Visitors from Japan
AL ZAGOFSKY/SPECIAL TO THE TIMES NEWS Tsutomu "Tom" Noguchi, his wife and three child have been visiting Jim Thorpe as guests of Jane Engler and her husband, Jim Brogan. From left, front, Sanra Mary, Sachiyo, Orono Jane. In the rear, Tom is holding son, Rebun William.
A Japanese family is visiting Jim Thorpe to find respite from the triple onslaughts of earthquake, tsunami and radiation that ravaged northeastern Japan three weeks ago. While the family, whose home was a distance from the center of destruction, escaped the worst of the catastrophe, the lingering supply shortages, blackouts, and spread of radiation motivated them to take a visit to friends in the United States.
Tsutomu "Tom" Noguchi, his wife and three children have been visiting Jim Thorpe as guests of Jane Engler and her husband, Jim Brogan. Tom has been visiting Jane and her mother, Mary Engler, for 25 years. This year, Tom is most thankful to have friends in the United States for his family to visit to allow them some time away from Japan during its period of recovery.
The Noguchi family was returning from a memorial service for Tom's mother, when as they were entering their home in Kazo Saitama prefecture - a town of 110,000 population located about 125 miles from the affected nuclear plants, when the earthquake, which would be a massive 9.0 on the Richter scale, began.
"We were outside and we couldn't stand still," Tom said. "It was totally different from a normal earthquake. We have earthquakes every week, really small ones. That one was totally different. Normally, the shaking stops in less than 10 seconds. This lasted about five minutes."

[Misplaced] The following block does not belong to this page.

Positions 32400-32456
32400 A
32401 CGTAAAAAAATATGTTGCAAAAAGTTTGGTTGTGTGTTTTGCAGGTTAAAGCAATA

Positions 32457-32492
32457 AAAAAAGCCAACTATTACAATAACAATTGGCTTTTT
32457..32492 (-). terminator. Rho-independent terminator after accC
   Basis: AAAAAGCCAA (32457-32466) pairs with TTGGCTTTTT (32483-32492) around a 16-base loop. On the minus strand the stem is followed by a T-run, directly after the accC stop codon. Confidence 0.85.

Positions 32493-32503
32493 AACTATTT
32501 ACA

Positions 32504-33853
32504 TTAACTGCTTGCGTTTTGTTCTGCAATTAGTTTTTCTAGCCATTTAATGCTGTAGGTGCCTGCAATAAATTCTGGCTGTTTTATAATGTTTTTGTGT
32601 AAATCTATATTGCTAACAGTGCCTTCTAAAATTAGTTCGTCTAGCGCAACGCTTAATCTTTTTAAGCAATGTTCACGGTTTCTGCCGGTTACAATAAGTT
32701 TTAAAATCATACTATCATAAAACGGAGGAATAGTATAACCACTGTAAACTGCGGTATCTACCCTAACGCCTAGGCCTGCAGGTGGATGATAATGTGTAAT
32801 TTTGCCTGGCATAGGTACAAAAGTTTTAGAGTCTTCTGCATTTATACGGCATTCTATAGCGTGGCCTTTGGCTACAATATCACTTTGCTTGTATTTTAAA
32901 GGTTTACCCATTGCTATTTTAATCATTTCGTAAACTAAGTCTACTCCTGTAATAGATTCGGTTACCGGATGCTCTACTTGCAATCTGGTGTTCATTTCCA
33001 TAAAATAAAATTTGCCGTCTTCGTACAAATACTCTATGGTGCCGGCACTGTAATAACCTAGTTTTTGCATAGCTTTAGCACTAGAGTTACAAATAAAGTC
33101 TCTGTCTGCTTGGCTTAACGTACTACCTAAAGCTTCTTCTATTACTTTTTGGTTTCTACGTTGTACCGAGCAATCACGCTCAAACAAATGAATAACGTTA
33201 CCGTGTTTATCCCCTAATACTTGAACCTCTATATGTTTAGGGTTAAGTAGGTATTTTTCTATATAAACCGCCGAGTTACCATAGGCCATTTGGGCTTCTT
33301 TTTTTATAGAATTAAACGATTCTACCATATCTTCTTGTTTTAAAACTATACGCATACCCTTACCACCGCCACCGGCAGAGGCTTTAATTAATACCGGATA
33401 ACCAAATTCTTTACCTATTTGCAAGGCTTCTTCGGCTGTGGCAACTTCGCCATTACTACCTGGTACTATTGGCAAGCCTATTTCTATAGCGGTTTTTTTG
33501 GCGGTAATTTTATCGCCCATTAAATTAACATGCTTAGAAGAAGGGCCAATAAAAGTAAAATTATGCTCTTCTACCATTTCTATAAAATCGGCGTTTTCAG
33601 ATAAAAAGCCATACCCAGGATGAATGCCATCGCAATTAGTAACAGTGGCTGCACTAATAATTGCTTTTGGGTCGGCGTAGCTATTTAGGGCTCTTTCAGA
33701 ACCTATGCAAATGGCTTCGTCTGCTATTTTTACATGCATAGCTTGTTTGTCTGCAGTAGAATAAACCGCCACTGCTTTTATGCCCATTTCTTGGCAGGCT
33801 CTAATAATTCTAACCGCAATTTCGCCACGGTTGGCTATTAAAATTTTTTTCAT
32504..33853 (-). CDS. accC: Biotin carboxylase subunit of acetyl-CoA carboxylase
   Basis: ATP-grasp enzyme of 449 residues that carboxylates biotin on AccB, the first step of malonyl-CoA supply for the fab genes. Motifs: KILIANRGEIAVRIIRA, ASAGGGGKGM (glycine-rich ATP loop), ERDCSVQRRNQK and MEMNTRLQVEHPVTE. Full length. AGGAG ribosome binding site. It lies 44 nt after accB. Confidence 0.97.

In contrast to a small side-to-side earthquake, or a larger up-and-down quake, Tom described the March 11 quake as, "a rolling type, like waves. It started really slowly but had a big swing," Tom explained.
"The ground liquified. We watched fences fall down and tried to keep the family away from dangerous places. The neighbors all came out because it is safer outside. A parked car was actually moving. I hadn't seen that before."
Inside his home, damage was limited to a few fallen, broken dishes, and his CD collection strewn all over the floor. In his town no one was reported injured, but there was a significant potential for danger as the tile roofs on thousands of homes broke loose and tumbled to the street. Then, the recovery began.
The Kazo Saitama prefecture lost power that first night, and has been on scheduled blackouts since the earthquake.
Gasoline was in short supply, was rationed, and lines formed. Food was likewise scarce.
They learned that radioactive cesium was found in their water supply and were advised to not give it to babies.
But, because bottled water was quickly emptied from the shelves, the government softened its warning. Three weeks later, the aftershocks were continuing.
Kazo Saitama helped 1,400 people displaced by the catastrophe, housing many of them in a vacated school building.
Because a 30-mile radius surrounding the damaged Fukushima Daiichi Nuclear Power Plant has been closed to travel, and the destruction of food supplies contaminated by radiation, it has been difficult to feed both Saitama's native population as well as the displaced people.
The loss of power temporarily knocked out the cell phone system and the Internet. Tom could not be contacted by Engler, or any of his friends and business associates in the U.S.
"We had friends call to see if Tom was all right," Engler said. "I was glued to the television for two days watching."
Twenty-five years ago, when Tom was a 19-year-old student, his family and he met Mary Engler on a Grand Canyon tour.
Handy with a camera, Tom took photos of Engler and sent the prints to her.
They soon became pen pals. Tom went to the University of Maine, and he would visit, first Mary, then Jane. At the University of Maine, Tom met his wife, Sachiyo.
For the past 20 years, Tom and Sachiyo have been friends with, and frequent guests of Jane and Jim.